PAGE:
Here are our favorites, from Nest to up-and-comers like a smart scale, 360 camera and a new, iBeacon-based biz.
Let us know what you think of our picks (and who you would add) in the comments.
The Stir Kinetic desk
You know how we wish Apple made *everything?* Well, we’d love to live in a world designed by Jony Ive, but honestly, our aching backs and craning necks would settle for just a lovely desk to place our MacBook Pros on. JP Labrosse, an early member of the iPod Engineering team, heard our cries and founded Stir Works. His sleek motorized desk is controlled by a touch screen for optimal height with a built-in dock for your fitness gadgets, and was meant to “reimagine the desk as something that is powerful, life-changing and even lovable.” We’d say he succeeded, but at $3,890.00 it’s a smidge out of our price range for a trial run.
SITU is an attractive Bluetooth food scale that talks to your iPad. Apple employee Michael Grothaus, who has battled his weight since adolescence, got the idea his lunch hour at Caffè Macs. The scale tells you the exact nutritional content of any food you place on it, providing a breakdown of fat, calories, etc. The sleek lines won't clutter up your minimalist countertop; preorders for the SITU after a successful Kickstarter campaign are coming right up.
The road to success has been paved with good intentions and studded with a few bumps for this social network app. Founded by Dave Morin, who got his start in Apple’s marketing department, this photo sharing and messaging app first launched with great fanfare on the iPhone before hitting controversy (and an $800,000 FTC fine) by hovering up users’s address books. Path is well-designed and the options to only import 150 contacts and silo the sharing from other social networks made it a winner. Also, the mothership still hasn’t succeeded in launching a decent social network, we think they should try again. With something similar to Path.
What say you to a tiny interactive panoramic video camera that looks like a slide carousel of yore and fits in the palm of your hand — yes, we want one, too. San Francisco-based CENTR is the brainchild of Paul Alioshin, who lead camera engineering at Apple and Bill Banta who worked in program management, operations and supply chain at the Cupertino company. It fell shy of the $900,000 it was stumping for on Kickstarter, but the project continues: “Fundraising is not a quick process, but we promise to update you when we have public information to share!”
While working at Apple, Matt MacInnis kept hearing about a new device in the works, shrouded in the usual CIA-level security. In 2009, before the iPad launched, he left with the idea to “revolutionize the textbook.” It turns out his water cooler smarts paid off: Inkling raised $48 million in venture capital funding then branched out into non-fiction, video plus interactive animations. Named one of the most innovative companies in 2014, Inkling crossed over to the other side launching Android versions of its wares in April 2014.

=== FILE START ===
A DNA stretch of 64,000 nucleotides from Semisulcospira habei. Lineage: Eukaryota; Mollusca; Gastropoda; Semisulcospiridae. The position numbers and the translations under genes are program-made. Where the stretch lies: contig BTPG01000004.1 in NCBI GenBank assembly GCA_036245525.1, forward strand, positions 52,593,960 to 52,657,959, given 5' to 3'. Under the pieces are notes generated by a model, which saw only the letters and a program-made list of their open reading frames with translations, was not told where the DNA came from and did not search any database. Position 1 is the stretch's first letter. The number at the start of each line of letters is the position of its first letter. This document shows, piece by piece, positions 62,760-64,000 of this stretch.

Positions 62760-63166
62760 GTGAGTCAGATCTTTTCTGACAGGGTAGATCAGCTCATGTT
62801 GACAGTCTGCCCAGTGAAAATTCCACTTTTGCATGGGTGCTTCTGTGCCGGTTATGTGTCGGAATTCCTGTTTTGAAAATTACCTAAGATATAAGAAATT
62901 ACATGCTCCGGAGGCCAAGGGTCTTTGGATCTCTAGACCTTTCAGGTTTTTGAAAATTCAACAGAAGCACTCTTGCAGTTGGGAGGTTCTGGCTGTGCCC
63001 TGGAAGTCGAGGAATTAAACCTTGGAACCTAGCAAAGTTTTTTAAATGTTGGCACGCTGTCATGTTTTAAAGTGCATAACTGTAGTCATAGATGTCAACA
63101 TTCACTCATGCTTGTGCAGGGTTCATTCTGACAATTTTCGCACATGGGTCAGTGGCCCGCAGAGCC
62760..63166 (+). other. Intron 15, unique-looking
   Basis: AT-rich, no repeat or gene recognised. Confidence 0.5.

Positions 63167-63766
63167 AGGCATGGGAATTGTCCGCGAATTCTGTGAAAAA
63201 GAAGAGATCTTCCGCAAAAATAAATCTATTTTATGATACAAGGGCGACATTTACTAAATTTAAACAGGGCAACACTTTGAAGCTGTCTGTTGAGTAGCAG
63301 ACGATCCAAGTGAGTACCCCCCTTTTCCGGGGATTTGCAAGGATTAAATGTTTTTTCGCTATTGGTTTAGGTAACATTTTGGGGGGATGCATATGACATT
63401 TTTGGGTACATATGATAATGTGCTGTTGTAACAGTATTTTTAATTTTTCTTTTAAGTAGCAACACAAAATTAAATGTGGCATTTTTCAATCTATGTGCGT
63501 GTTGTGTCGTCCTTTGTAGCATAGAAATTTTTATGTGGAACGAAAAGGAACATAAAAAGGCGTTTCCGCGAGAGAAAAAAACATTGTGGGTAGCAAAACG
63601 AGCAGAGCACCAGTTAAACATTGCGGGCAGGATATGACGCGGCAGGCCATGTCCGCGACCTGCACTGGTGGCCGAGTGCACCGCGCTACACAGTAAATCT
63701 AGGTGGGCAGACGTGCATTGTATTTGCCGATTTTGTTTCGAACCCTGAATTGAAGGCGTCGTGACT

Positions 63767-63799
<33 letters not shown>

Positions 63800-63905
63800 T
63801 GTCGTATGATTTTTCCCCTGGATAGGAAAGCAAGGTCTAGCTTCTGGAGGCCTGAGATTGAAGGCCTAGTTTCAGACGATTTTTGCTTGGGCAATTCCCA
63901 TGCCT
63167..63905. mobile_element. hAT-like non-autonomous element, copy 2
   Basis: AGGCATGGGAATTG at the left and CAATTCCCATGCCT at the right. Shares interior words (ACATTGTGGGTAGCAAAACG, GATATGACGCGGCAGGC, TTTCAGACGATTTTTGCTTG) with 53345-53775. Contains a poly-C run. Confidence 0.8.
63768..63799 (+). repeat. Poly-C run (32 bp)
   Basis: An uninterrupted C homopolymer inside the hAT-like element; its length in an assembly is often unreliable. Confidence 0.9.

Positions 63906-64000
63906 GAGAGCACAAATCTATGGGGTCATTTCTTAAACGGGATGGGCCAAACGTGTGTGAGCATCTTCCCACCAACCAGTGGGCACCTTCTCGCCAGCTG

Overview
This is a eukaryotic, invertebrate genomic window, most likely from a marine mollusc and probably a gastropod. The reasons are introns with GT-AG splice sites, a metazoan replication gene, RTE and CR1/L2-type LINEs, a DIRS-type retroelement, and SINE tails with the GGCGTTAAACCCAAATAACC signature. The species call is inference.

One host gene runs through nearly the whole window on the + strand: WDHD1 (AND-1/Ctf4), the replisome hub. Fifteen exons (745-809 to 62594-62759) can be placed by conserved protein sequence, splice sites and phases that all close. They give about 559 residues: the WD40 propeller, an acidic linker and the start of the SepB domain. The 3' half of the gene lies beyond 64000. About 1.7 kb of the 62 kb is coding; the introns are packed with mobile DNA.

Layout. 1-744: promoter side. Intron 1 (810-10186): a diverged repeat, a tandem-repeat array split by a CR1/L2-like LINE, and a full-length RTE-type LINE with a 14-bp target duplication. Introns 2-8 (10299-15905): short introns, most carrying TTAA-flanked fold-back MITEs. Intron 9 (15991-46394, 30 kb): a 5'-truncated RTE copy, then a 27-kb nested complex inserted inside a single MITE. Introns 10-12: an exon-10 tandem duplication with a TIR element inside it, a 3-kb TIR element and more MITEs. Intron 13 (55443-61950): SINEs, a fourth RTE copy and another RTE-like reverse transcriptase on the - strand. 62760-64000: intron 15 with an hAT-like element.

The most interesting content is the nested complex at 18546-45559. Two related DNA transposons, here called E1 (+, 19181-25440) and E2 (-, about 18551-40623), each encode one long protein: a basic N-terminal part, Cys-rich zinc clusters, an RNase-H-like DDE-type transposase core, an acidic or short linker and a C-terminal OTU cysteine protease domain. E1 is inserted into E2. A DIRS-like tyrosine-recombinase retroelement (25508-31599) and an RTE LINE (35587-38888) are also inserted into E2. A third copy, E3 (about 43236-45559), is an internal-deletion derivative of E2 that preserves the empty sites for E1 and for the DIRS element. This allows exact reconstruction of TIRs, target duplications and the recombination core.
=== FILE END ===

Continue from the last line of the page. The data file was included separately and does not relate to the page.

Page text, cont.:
Sorry Tony Fadell. Better turn up the temperature if you want to win customers!
This glorious app was among the first to pair digital aggregation with slick magazine looks back in 2010, with former Apple iPhone engineer Evan Doll at the helm. 2014 has been a banner year for the San Francisco-based company: it partnered with CNN and swallowed up frenemy Zite. Not content to remain static on the shelf, the company, which already features content in 19 regional editions, recently launched a U.S. Latino Content Guide. Another thing it’s got going for it? It’s a great way to peruse the news from Cult of Mac.
This mobile app with an Apple-centric design lets you browse, share, and view photos and friends' photos from multiple sources. Austin Shoemaker, who did a seven-year tour of duty in Cupertino, including a stint as an engineer on the team that created iPhoto is its CTO. As our own Charlie Sorrel put it, “Cooliris’ gimmick is its endless wall of photos which you can almost throw around the screen, but recent versions have added so many sources that it might well become your iOS photobrowser of choice.”
The 10 coolest companies founded by ex-Apple employees
ClioneLabs was founded by Thomas Pun, who spent six years at Apple and also headed up an Apple TV killer, this company also rotates around the Applesphere. Its first product called Loop Pulse aims to harness the power of iBeacons for brick-and-mortar retailers, collecting and analyzing the behavior of punters in an easy-to-use dashboard. With offices in tech obsessed San Francisco and shopping obsessed Hong Kong, this one looks like a winner.
This members-only luxe resort company Inspirato offers you a place to crash in Grand Cayman, stylish residences overlooking the mountain in Vail and cliffside villas with private infinity pools in Costa Rica.
You can bet all the details will be impeccable: co-founder Brad Handler was once an Apple technical review specialist.
SAN FRANCISCO — Sébastien Leidgens wants to put a new angle on the business card.